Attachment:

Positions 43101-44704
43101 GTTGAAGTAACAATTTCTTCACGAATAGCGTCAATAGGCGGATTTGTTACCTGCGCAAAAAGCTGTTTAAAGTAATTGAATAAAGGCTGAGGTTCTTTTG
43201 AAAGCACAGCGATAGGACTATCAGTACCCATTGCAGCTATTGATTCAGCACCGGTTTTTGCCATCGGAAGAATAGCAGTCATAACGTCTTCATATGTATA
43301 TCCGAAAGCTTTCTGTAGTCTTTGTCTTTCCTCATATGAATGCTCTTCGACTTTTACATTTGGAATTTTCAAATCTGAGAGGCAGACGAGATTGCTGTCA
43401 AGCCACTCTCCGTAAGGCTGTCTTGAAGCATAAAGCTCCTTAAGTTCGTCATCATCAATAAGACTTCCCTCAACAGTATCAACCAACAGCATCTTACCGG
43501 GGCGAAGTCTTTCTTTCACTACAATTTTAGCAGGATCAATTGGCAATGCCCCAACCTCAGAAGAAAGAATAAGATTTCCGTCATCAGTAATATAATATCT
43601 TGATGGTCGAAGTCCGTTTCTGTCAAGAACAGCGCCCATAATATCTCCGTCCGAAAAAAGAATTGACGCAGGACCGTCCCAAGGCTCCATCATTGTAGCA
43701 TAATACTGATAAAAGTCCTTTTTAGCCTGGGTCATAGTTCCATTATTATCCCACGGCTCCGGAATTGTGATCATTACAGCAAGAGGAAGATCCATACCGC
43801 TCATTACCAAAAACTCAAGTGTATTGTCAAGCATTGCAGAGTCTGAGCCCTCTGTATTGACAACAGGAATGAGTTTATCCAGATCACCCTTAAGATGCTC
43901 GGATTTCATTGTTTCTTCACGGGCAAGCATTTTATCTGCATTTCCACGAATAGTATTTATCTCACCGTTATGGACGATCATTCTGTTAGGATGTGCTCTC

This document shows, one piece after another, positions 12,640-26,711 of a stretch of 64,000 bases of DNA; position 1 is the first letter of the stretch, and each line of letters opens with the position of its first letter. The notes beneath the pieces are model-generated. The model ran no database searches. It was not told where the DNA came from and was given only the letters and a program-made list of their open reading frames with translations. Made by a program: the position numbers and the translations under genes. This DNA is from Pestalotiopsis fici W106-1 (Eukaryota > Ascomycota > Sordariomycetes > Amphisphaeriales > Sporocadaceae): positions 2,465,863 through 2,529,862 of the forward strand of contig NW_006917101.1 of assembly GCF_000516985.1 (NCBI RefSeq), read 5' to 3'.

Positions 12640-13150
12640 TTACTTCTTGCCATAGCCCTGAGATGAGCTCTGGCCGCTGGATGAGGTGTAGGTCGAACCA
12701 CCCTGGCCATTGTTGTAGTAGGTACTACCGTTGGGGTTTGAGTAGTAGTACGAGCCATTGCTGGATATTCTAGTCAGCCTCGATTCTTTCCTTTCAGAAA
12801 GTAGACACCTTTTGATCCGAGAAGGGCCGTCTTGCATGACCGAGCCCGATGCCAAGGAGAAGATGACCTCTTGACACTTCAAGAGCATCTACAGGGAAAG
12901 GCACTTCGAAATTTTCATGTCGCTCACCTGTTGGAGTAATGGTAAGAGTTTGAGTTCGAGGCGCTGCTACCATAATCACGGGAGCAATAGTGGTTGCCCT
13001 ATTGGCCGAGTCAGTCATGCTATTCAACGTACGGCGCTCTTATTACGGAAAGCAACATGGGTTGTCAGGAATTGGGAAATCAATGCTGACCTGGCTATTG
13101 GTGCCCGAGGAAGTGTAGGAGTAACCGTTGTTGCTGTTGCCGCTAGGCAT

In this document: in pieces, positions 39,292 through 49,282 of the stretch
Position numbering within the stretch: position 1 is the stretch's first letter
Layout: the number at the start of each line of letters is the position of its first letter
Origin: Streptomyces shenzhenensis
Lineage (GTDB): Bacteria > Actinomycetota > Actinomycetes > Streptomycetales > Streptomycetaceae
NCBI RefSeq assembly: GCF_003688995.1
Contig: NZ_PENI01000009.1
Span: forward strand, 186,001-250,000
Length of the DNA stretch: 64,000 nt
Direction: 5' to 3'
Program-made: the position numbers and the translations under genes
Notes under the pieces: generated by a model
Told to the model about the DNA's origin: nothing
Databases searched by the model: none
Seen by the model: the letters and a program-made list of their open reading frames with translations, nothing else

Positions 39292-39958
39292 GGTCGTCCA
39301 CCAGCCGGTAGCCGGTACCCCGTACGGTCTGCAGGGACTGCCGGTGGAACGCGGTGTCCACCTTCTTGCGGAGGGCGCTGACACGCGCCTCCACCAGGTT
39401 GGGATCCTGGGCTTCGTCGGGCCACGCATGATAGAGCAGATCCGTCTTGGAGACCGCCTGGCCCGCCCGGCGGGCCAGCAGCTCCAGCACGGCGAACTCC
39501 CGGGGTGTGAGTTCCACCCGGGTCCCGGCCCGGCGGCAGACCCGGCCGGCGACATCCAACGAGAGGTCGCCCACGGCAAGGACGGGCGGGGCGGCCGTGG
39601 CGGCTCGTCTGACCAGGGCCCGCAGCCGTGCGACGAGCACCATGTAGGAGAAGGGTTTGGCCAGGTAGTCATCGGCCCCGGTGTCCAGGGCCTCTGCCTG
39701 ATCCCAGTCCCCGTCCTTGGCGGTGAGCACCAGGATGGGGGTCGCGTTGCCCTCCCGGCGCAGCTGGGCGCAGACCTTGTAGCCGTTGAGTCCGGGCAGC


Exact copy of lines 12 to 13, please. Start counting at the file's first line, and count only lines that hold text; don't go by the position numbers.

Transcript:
Positions 12640-13150
12640 TTACTTCTTGCCATAGCCCTGAGATGAGCTCTGGCCGCTGGATGAGGTGTAGGTCGAACCA